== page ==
Food and Drink 

Don’t worry, buy happy


With the U.S.-based Community Food Security Coalition holding its annual conference in Vancouver this week, I can’t think of a better way to establish food or any other kind of security than ensuring that hungry people, wherever they live, get enough to eat and live decently.

While there are more than enough people without enough in our own backyard to shame us all, poverty and hunger in developing countries reach an even greater magnitude by about a million-fold.

Unless you’re up for volunteering with Oxfam or Habitat for Humanity on a project in a less fortunate part of the world, one of the easiest and most effective things you can do to tip the balance more equitably is to buy fair trade goods.

If you don’t have the fair trade habit, now is a good time to start. October, that time of accelerated purchasing for all things scary and merry, from Halloween to Christmas, has been dubbed fair trade month in the U.S. It’s a timely concept worth putting on our radar screens, too.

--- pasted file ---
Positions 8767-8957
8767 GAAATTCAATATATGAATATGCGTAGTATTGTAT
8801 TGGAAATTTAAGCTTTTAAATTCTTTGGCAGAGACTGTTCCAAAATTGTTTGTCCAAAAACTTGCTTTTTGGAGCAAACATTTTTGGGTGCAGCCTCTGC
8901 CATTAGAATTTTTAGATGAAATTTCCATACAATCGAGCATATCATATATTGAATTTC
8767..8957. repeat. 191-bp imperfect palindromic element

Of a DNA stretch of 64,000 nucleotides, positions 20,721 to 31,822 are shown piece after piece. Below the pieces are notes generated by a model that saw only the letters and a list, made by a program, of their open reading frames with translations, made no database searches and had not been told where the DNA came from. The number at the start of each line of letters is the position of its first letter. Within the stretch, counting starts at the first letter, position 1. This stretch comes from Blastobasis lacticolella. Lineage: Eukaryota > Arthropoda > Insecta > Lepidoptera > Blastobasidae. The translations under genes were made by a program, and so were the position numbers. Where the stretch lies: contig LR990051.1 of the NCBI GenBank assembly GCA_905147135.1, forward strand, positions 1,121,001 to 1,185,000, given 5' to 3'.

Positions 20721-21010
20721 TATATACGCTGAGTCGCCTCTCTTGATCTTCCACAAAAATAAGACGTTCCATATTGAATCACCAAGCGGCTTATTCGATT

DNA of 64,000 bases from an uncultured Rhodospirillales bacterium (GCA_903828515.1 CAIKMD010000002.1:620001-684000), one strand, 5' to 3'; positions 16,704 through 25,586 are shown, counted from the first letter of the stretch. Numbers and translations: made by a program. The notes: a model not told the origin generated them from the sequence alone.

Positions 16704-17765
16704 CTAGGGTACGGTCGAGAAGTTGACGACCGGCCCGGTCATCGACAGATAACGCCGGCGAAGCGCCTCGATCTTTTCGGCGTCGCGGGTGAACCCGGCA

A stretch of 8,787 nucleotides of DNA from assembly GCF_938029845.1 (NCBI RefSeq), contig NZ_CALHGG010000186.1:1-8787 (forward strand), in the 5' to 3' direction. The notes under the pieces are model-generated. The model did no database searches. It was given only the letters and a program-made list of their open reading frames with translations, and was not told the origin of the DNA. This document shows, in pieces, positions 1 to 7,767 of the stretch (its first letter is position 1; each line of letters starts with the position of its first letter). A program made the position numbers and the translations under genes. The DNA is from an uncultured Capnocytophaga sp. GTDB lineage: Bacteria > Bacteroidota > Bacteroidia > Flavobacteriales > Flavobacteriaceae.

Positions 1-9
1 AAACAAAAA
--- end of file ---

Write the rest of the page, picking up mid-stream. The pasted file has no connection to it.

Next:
You’ve likely seen a fair trade logo on a label or ad, or on a shop window sign or website. But most of us don’t really understand what it means in all senses of the word.

If you want a formal definition, Wikipedia offers one in spades: Fair trade is an organized social movement that promotes equitable standards for international labour , environmentalism , and social policy, whether or not the goods carry one of the recognized logos such as “Fairtrade” or “Fair Trade Certified”.

Fair trade labeling indicates that certain standards have been met through a system of monitoring and auditing. The marks act like a guarantee, but some unlabelled products may still be fairly traded despite their lack of certification by an appropriate agency.

Fair trade is rooted in notions of sustainability and conscience. Trade, not aid, is a common mantra. Suppliers are often organized into unions or cooperatives with a more direct link to the consumer. Many of the middlemen, who often earn a ridiculously high portion of the profits, are eliminated. The bottom line is that people who don’t happen to live in a privileged country are able to earn a fairer income for their work.

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